NFL Mock Draft 3.0 – Round 6

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Mark Zerof-USA TODAY Sports

191.) Bears: RB Isaiah Crowell, Alabama St (5’11, 224) – Crowell might be the most talented running back in this year’s draft class. He was the SEC freshman of the year at Georgia in 2011 (850 yards, 5 touchdowns) before transferring to Alabama St and averaging just under 7 yards per carry over two seasons. So why is he available in the 6th round? Crowell was forced to leave Georgia after a felony gun charge (dropped), a failed drug test (marijuana), and also has a checkered medical history with no serious injuries but a few missed games. If having a gun in your car and smoking weed were deal-breakers, then most NFL teams wouldn’t be able to fill a 53-man roster. As Matt Forte’s back-up, Crowell would have a limited workload which negates the durability questions. Crowell has good size, vision, elite elusiveness, soft hands out of the backfield and the speed to break one once he reaches the second level. He wasn’t asked to block much at the college level so that is something the Bears will have to vet before drafting Crowell. There will be a few solid running backs available when the Bears make this pick, but only one with feature-back talent and that’s Crowell. Watch the tape below of every carry from Crowell’s 2nd college game against a South Carolina defense with 6 future NFL players including first rounders Jadeveon Clowney, Melvin Ingram, and Stephon Gillmore and let me know if you disagree.

192.) Steelers: S Jonathon Dowling, Western Kentucky (6’3, 190) – A better athlete then you would normally find at WKU, Dowling started out at Florida before being dismissed for “authority issues”. Dowling has great size for a safety, good ball skills, and a knack for forcing turnovers (9 INTs, 8 forced fumbles in 2 seasons). He has an issue with missing tackles due to his penchant for head-hunting, but is a legit enforcer in the middle. Dowling has the talent of a 2nd or 3rd rounder with the only concern being his willingness to accept coaching, stemming from his incident with Florida coaches over 3 years ago. Worth a the gamble this late in the draft.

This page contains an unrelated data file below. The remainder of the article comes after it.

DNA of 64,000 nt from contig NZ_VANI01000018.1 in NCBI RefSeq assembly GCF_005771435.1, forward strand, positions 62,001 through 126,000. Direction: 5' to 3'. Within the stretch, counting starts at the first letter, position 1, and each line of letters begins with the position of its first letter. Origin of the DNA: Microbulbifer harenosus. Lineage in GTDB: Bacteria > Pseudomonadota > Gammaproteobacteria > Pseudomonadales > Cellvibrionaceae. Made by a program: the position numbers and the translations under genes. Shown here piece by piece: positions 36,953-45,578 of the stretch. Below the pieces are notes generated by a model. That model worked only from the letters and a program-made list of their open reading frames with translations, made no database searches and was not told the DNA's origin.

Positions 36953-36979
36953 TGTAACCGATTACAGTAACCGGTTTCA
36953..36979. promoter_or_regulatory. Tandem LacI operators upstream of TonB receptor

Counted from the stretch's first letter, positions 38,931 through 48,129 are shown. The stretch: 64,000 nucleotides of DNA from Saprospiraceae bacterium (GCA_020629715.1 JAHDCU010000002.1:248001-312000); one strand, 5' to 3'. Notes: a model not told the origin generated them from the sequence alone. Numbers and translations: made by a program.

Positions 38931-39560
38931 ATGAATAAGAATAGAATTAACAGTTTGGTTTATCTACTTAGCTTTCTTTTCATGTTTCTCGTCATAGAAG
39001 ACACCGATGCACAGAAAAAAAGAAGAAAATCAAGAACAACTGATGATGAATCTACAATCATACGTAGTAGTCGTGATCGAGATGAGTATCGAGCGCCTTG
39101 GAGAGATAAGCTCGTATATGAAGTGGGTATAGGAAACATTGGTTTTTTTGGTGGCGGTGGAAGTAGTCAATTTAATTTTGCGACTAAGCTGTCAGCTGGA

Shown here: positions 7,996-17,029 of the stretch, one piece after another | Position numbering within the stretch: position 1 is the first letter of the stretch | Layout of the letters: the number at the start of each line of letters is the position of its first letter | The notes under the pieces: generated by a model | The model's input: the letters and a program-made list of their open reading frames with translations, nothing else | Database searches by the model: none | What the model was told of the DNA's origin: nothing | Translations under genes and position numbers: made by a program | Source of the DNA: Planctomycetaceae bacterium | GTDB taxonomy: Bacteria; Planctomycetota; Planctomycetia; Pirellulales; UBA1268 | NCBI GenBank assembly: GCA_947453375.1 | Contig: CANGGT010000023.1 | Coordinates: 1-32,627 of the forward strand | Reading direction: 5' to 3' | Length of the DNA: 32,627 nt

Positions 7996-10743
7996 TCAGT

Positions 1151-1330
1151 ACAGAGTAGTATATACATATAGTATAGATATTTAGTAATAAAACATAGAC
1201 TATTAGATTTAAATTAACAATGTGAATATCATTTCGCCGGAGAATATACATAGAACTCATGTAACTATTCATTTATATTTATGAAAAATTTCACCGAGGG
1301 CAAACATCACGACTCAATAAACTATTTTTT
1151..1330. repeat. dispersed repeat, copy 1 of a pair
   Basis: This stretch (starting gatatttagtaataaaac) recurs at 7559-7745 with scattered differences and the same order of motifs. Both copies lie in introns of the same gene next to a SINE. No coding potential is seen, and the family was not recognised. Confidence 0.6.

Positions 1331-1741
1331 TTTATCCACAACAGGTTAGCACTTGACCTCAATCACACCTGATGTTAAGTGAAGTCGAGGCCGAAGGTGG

193.) Cowboys: Spencer Long, Nebraska (6’5, 320) – Would have gone higher if not for an ACL injury late last season. Long, a former walk-on, is a two-time academic All-American who has been a solid run-blocker for the Huskers since he earned a starting spot in 2012. His pass blocking needs work, but it’s not hopeless.

194.) Ravens: WR Shaq Evans, UCLA (6’1, 213) – The Ravens need depth at receiver and Evans has the potential to be a solid possession receiver in the NFL. Evans has shown he can make the spectacular catch while at times he drops the easy ones due to concentration lapses. He has good size and is strong and tough enough to make it at the next level, but doesn’t have a ton of upside.

195.) Jets: CB Aaron Colvin, Oklahoma (6’0, 186) – Rex Ryan was pissed about missing out on the big corners in free agnecy, but finds a good one late in the draft. Colvin is a 2nd round talent who has dropped due to an ACL tear during Senior Bowl week. Colvin is doubtful to be ready in time for the 2014 season, but assuming full recovery, he has #1 corner potential. Colvin has the speed, athleticism, and aggressive nature of a shut-down CB and this pick could pay off handsomely for the Jets in 2015.